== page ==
Vapnyar is a strong writer, as she focuses on exposing the Russian and German cultures through her book and displaying that even the Russians and Germans who living in America have little behavior and personality differences from those within the mentioned countries. Her stories are simple and understandable attributable to the simple language by the fact that Vapnyar relocated to America as a native Russian lacking an understanding of the English dialect. She has therefore developed the use of the language through her residing period in America. The book is quite captivating and is a good read for individuals not interested in plot or suspense therefore acting more of an informative book (Munson, 2004).
The stories told from a child’s perspective are interesting and full of humor. They represent the innocence that can only be seen in a child. The children tell the stories truthfully and they can sometimes use funny descriptions when describing serious topics. There are light moments in the stories, and this is beneficial to the reader since some of the stories are dark and somber. The stories have different themes such as displacement, hypocrisy and ungratefulness. The lack of suspense means that the reader can predict what will happen in the end. The writer has made up for this lack of suspense by placing the context of the story in familiar places and by giving vivid descriptions of various elements.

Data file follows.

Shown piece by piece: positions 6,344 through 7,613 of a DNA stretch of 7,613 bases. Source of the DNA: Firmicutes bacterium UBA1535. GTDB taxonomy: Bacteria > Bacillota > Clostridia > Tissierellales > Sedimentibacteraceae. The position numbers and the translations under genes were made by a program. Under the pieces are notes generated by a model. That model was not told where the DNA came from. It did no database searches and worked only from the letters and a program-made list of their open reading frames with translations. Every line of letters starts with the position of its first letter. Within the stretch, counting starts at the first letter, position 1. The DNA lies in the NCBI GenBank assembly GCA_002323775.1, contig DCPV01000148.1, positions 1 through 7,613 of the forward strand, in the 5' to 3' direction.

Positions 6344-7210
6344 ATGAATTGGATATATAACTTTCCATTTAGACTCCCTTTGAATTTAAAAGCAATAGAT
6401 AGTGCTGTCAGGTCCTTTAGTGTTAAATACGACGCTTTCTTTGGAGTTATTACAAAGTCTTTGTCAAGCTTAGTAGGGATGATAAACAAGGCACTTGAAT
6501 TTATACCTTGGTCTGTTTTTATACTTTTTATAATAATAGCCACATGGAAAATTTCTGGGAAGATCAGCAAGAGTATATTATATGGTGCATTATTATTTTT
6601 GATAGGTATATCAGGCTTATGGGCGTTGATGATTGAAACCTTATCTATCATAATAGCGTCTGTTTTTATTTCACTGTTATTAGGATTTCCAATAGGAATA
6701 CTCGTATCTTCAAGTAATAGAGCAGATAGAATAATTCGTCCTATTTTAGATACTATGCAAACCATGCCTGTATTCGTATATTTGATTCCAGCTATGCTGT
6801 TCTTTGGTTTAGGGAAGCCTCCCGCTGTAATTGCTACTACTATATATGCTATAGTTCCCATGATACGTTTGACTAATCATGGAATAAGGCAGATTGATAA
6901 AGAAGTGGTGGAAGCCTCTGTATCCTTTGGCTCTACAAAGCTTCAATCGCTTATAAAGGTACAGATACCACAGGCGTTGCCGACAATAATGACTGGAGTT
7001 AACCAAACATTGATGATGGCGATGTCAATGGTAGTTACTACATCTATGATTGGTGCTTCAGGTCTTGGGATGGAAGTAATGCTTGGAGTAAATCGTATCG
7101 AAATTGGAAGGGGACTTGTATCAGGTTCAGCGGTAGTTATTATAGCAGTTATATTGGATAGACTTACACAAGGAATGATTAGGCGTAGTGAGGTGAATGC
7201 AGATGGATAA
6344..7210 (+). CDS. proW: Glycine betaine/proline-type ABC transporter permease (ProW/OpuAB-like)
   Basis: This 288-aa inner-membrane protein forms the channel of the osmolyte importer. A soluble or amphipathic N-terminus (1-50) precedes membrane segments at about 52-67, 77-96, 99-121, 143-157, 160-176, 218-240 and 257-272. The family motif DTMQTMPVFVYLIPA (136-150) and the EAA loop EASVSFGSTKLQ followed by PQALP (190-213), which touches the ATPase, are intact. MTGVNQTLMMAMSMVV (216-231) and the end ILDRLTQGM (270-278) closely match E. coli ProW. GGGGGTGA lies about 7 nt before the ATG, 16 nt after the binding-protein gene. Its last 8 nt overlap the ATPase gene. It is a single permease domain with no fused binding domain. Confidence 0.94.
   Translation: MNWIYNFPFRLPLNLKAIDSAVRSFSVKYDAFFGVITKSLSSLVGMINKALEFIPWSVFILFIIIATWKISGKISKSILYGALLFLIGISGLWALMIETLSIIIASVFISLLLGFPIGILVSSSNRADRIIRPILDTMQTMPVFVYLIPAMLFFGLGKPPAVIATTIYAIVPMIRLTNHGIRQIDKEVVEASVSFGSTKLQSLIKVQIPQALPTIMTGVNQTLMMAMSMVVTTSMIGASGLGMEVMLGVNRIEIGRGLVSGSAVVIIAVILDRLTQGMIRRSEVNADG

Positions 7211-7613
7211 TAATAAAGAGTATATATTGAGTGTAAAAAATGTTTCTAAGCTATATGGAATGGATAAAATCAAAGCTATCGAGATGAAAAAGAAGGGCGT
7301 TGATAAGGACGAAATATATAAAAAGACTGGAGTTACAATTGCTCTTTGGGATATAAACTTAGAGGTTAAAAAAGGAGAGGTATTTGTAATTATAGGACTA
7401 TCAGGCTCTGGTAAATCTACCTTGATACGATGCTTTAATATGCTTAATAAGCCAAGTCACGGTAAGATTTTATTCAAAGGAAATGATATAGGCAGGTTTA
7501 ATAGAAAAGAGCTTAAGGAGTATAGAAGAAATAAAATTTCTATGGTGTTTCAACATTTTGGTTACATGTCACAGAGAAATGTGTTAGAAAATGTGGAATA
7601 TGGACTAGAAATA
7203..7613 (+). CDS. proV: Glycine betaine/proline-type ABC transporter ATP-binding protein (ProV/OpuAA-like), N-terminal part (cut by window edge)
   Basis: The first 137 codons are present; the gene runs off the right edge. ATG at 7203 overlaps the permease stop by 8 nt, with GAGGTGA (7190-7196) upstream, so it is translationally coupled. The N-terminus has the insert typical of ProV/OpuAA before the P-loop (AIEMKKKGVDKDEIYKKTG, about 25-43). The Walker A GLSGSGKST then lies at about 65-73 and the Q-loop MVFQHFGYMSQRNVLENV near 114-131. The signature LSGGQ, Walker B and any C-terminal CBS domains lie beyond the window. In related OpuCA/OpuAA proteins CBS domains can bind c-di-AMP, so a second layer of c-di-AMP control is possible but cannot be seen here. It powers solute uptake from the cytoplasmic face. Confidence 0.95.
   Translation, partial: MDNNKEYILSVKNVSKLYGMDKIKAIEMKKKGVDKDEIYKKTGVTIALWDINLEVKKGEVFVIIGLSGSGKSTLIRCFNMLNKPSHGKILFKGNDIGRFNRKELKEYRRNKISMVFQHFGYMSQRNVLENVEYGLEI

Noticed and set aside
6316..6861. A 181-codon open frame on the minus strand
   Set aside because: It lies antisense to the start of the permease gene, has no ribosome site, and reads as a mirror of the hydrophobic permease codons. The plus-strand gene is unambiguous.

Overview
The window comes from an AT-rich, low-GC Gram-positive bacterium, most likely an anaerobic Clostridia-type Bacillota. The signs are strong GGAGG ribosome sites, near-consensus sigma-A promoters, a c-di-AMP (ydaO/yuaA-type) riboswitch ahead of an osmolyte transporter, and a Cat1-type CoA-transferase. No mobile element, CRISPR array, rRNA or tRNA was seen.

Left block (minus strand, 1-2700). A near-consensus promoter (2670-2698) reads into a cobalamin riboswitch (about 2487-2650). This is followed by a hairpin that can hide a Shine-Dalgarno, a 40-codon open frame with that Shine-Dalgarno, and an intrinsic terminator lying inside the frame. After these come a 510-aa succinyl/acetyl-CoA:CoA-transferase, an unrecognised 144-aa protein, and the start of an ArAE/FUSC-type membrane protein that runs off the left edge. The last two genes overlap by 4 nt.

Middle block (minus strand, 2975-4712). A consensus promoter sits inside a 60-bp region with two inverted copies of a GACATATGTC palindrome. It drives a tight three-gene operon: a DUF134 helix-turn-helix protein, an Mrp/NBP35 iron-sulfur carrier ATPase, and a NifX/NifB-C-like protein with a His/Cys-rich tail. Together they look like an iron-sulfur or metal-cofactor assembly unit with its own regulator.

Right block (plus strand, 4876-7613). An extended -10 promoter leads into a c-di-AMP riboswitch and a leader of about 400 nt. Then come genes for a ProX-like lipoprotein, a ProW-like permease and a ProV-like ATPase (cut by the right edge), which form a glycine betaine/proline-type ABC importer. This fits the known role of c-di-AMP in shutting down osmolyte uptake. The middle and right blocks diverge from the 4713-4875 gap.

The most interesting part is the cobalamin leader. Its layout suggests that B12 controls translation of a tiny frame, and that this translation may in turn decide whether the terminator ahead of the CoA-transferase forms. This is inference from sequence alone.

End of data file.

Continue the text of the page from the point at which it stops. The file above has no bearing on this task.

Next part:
Munson, Sam. “There Are Jews in My House by Lara Vapnyar”. Commentary Magazine, March 2004: Web. <http://www.commentarymagazine.com/article/there-are-jews-in-my-house-by-lara-vapnyar>
Vapnyar, Lara. There are Jews in my House. There are Jews in my house, pp3-50. New York: Pantheon Books, 2008. Print.